Elcom CMS  is getting ready to release Version 7.5 this Fall and they are certainly heading in the right direction. Although new to the North American market, Elcom has gained a lot of attention in 2011 with a very robust and affordable CMS platform solution.  

There are a number of great new features addressing many small but important functions for making the site administrators job much simpler.

Falcon-Software offers website planning, creative design, development, Ektron, Elcom, EPiServer, Kentico, SharePoint, Sitecore, and Sitefinity implementations, CMS training and server hosting services. We invite you to get started today. Call us for a free consultation at 800-957-1126.

EPiServer Survey of More Than 100 Companies Reveal that Personalization is Highly Effective and Outperforming Traditional Mass Marketing Techniques, but Remains Underutilized Because of Inadequate Data and Software Applications.

About EPiServer

EPiServer, the leading supplier of solutions that enable true Web engagement and drive business results for end customers. 3,500 customers worldwide use EPiServer’s technology platform that combines content, community, commerce, and communications with a configurable metrics dashboard. EPiServer CMS is the foundation for more than 10,000 websites and is used by more than 130,000 web editors daily. The EPiServer platform is delivered through an extensive network of over 500  partner companies in 30 countries. EPiServer combines the stability and support of a commercial product with EPiServer World, a thriving developer community of more than 12,000 developers. EPiServer is a Microsoft Gold Certified Partner with an AAA-ranking by Dun & Bradstreet since 2000.  The company was founded in 1994 and has offices in the United States, Sweden, Denmark, Norway, Finland, The Netherlands, South Africa, Australia and the United Kingdom.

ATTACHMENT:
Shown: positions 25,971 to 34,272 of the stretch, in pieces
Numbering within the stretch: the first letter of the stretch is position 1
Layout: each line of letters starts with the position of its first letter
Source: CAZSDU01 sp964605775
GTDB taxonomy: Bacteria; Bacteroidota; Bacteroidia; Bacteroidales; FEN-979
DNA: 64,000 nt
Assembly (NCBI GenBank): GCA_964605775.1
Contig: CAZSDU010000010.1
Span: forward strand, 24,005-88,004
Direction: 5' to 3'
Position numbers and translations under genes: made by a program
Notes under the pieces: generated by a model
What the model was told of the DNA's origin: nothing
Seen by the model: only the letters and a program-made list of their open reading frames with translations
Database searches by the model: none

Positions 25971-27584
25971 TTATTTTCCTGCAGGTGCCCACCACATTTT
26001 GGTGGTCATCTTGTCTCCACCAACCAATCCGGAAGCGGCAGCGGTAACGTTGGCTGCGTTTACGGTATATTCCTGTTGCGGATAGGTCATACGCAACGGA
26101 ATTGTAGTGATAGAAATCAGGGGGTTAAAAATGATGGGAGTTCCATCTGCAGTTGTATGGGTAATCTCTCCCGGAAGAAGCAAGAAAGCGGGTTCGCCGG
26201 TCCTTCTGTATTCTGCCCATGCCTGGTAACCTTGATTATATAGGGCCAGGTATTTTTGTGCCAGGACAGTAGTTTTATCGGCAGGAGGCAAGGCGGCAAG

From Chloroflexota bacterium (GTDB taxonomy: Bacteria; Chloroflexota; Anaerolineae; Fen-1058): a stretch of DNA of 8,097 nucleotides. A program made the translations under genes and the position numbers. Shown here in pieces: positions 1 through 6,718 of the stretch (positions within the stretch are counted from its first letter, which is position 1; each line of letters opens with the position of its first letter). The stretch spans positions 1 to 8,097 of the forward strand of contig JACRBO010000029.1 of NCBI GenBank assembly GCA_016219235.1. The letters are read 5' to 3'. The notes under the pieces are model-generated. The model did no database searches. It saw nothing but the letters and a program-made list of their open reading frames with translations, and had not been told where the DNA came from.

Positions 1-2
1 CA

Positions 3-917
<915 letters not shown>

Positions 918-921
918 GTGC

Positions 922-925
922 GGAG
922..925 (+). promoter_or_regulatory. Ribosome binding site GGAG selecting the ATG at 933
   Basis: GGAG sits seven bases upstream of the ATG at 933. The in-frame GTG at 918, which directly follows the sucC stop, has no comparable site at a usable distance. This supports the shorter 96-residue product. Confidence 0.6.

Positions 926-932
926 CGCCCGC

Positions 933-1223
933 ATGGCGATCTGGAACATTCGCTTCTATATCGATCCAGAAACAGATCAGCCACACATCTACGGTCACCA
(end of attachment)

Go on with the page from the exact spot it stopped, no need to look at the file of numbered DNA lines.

The What, Why & How of Mobile Web

Friday, May 13, 2011 @ 01:05 PM
Author: Gary Eisenstein

 

This blog post was provided by Elcom CMS to provide a concise and strategic overview for business and IT managers, about Mobile Web. It aims to provide strategic level insights into the topic of Mobile Web and its practical applications – by addressing the following issues:

• What is Mobile Web?
• Why it’s important (trends and business implications)
• Strategies to help implement Mobile Web capabilities (advantages/disadvantages)
• Mobile Web best practices
• Other considerations

What is Mobile Web?

Generally the term Mobile Web refers to the browsing of the internet from a Mobile Device, such as a phone, PDA or Tablet. These devices are portable, wireless enabled and oer users a convenient way in which to retrieve information, connect to friends and family and shop online.

The importance of the Mobile Web, reached a milestone in 2008 when according to the International Telecommunications Union (ITU), mobile access to the Internet exceeded desktop computer based access for the first time. From this point, there has been a growing need among businesses on how to best capitalize on and cater to this new demand.

Why It’s Important

Global Trends